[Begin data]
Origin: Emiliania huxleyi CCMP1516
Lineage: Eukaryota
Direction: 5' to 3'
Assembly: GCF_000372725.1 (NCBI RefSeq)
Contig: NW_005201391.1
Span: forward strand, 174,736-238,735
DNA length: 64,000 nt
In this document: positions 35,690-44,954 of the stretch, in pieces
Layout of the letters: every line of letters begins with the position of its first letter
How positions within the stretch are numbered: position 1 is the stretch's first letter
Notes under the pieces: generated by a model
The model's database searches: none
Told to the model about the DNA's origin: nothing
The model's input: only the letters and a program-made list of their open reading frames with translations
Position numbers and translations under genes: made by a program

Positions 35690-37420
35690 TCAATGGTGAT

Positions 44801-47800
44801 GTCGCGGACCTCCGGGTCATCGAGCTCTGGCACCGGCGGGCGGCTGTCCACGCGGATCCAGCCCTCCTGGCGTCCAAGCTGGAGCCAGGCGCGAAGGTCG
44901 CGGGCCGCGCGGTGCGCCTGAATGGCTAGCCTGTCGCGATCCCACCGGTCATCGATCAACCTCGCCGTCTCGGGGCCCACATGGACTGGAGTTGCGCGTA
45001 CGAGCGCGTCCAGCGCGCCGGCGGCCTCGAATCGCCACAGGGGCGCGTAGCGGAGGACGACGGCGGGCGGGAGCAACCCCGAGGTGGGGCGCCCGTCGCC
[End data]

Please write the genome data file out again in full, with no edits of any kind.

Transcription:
Origin: Emiliania huxleyi CCMP1516
Lineage: Eukaryota
Direction: 5' to 3'
Assembly: GCF_000372725.1 (NCBI RefSeq)
Contig: NW_005201391.1
Span: forward strand, 174,736-238,735
DNA length: 64,000 nt
In this document: positions 35,690-44,954 of the stretch, in pieces
Layout of the letters: every line of letters begins with the position of its first letter
How positions within the stretch are numbered: position 1 is the stretch's first letter
Notes under the pieces: generated by a model
The model's database searches: none
Told to the model about the DNA's origin: nothing
The model's input: only the letters and a program-made list of their open reading frames with translations
Position numbers and translations under genes: made by a program

Positions 35690-37420
35690 TCAATGGTGAT

Positions 44801-47800
44801 GTCGCGGACCTCCGGGTCATCGAGCTCTGGCACCGGCGGGCGGCTGTCCACGCGGATCCAGCCCTCCTGGCGTCCAAGCTGGAGCCAGGCGCGAAGGTCG
44901 CGGGCCGCGCGGTGCGCCTGAATGGCTAGCCTGTCGCGATCCCACCGGTCATCGATCAACCTCGCCGTCTCGGGGCCCACATGGACTGGAGTTGCGCGTA
45001 CGAGCGCGTCCAGCGCGCCGGCGGCCTCGAATCGCCACAGGGGCGCGTAGCGGAGGACGACGGCGGGCGGGAGCAACCCCGAGGTGGGGCGCCCGTCGCC